Most of the ocean food chain is too small to see, but that doesn’t mean the effects of iron fertilization will be, too.
“The purpose, if one is going to do iron fertilization, is to increase the amount of marine biology and to increase phytoplankton concentration,” said Andrew Watson of the University of East Anglia, U.K., speaking at a conference on ocean iron fertilization at Woods Hole Oceanographic Institution (WHOI) in September. But “there’s quite a range of things that are going to happen when you do that.” The desired effects—drawing down carbon dioxide from the atmosphere and sequestering carbon in the deep sea—are only two of the possible consequences, he said.
Assemble a list of the ways iron fertilization might harm the ocean—as the Scientific Group of the London Convention did earlier this year—and it quickly becomes lengthy and distressing. The scientists’ concerns include side effects from the added iron itself, direct effects from plankton growing as well as decomposing, indirect effects on other nutrients cycling through the ocean, and unexpected physical effects from simply packing more plankton into surface waters.
Previous studies of artificial and natural blooms have shown wholesale changes in the species that make up the two lowest links of the marine food chain—phytoplankton and the bacteria that feed on them—according to summaries presented at the conference by Philip Boyd of the New Zealand National Institute for Water and Atmospheric Research, and Stéphane Blain of CNRS/Université de la Méditerranée in France.
The changes happen as the iron addition stimulates a race by organisms to capitalize on the resources of sunlight and nutrients. Starting conditions, including nutrient levels and pre-existing populations of plankton, affect which organisms win out. Changes at this level may determine what happens to populations of larger predators such as copepods, krill, salps, jellyfish, and fishes—but these specifics have not yet been studied, Blain said.
There is the chance that the overall increase in food supply could improve the state of the oceans. Fish stocks, many of which have been suffering from decades of overfishing, might actually improve—an outcome that some private companies are banking on. But the fertilized waters might just as easily favor less-useful pathways in the food web, making more jellyfish or algae, especially harmful algal blooms that could have impacts on fish, birds, and even marine mammals up the food chain. Twelve iron-fertilization experiments conducted by scientists since 1993 have generated no such toxic blooms, but they have produced blooms of certain plankton species similar to organisms associated with harmful algal blooms.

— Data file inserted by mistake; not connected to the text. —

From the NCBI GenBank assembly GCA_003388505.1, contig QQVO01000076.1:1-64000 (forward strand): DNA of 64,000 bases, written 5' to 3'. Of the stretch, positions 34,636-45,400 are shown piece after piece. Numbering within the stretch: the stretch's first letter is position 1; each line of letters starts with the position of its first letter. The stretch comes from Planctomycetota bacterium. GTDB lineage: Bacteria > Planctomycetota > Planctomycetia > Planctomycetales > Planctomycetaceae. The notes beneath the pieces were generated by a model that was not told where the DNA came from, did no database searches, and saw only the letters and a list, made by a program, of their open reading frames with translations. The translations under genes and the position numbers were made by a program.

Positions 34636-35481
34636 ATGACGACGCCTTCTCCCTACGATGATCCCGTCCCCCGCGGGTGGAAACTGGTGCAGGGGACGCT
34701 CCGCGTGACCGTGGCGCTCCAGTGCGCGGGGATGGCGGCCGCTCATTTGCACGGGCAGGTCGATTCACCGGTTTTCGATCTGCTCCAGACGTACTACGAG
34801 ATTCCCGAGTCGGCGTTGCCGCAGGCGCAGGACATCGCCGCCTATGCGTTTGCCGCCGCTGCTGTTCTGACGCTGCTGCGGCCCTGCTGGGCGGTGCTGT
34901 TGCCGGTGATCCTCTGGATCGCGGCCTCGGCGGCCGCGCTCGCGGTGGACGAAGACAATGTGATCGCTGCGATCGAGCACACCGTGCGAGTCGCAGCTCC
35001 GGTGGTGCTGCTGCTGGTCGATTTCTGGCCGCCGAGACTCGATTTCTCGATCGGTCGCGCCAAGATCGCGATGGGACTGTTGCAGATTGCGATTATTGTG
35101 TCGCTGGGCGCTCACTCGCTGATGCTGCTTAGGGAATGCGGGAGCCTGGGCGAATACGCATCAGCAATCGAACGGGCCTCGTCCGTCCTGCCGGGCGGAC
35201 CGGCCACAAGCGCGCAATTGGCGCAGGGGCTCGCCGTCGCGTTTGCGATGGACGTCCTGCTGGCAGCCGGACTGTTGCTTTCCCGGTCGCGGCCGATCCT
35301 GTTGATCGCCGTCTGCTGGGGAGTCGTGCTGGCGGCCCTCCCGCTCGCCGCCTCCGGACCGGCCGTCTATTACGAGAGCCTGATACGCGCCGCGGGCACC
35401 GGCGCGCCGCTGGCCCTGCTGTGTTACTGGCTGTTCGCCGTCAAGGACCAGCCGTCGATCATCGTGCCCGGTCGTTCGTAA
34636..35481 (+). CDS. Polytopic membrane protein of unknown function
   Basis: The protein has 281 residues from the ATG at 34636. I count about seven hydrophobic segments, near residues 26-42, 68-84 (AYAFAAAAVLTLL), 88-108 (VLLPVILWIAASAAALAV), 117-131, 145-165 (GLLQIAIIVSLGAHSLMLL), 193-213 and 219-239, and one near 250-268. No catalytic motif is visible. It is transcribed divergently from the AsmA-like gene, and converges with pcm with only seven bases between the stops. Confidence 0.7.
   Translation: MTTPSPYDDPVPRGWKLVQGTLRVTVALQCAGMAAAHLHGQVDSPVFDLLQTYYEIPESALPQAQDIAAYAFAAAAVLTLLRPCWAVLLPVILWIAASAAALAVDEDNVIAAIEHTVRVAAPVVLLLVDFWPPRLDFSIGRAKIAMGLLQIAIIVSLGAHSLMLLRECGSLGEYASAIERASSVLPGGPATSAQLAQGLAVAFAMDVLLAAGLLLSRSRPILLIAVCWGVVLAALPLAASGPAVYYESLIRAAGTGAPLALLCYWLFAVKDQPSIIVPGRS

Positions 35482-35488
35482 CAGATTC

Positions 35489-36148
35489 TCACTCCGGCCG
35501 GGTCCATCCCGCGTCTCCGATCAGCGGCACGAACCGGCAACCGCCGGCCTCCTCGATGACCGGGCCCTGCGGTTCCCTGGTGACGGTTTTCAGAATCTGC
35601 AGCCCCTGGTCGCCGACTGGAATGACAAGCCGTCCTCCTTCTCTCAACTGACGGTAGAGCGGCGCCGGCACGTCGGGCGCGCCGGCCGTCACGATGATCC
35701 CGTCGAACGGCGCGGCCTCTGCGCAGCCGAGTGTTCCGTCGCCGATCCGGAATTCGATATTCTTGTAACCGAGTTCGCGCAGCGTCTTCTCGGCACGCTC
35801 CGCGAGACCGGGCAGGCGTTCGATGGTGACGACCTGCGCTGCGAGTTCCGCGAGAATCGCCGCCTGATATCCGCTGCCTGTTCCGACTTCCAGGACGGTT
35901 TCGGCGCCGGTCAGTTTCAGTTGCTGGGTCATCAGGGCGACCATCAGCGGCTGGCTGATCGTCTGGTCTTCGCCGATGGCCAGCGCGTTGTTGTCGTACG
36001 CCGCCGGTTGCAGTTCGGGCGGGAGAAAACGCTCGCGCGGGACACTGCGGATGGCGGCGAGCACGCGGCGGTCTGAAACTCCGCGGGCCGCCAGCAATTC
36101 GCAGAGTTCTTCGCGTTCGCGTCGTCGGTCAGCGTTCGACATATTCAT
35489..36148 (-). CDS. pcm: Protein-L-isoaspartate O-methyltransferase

When a plankton bloom runs its course and the organic material that it produced sinks to deeper waters, the resulting bonanza of decomposition uses up oxygen in the water. Such anoxic conditions can cause significant die-offs of marine life, including fish, shellfish, and invertebrates, like the one that occurred in 2006 in the productive coastal region off Oregon, said John Cullen of Dalhousie University, Canada. Cullen predicted that years of large-scale fertilization of the ocean would result in more so-called “low-oxygen events.” But “we do not, and likely will not, have the capability to say how this may impact marine food chains,” he said.
Another concern is the effect of iron fertilization on other dissolved nutrients in the ocean. To grow, phytoplankton take in these nutrients, fixing them in their tissues. So they deplete surface waters not only of carbon (the desired effect), but also of nutrients that support all of the oceans’ food webs.
The effects of such a package deal would be felt in adjacent waters as currents move along the fertilized water (minus the missing nutrients). More worryingly, the problem could reappear when these deeper waters recirculate to the surface, thousands of kilometers away and many years after any monitoring of the original iron fertilization had finished, Cullen said. These deeper waters would be depleted in oxygen and enriched in nutrients produced by decomposed particles from the iron-induced blooms. That would set the stage for producing more nitrous oxide and methane, two potent greenhouse gases that tend to form when organic matter decomposes at depth. According to Watson, a 1999 iron addition study in the Southern Ocean found that between 6 and 12 percent of the cooling effect from the iron addition was annulled by increased emissions of nitrous oxide.
One way around the problem of nutrient depletion might be to fertilize low-nutrient regions of the ocean instead of high-nutrient waters, according to Anthony Michaels of the University of Southern California. In these areas, the aim would be to stimulate the growth of photosynthetic bacteria capable of producing their own nitrogen fertilizer from nitrogen gas, offsetting the nitrate depletion caused by other growing plankton.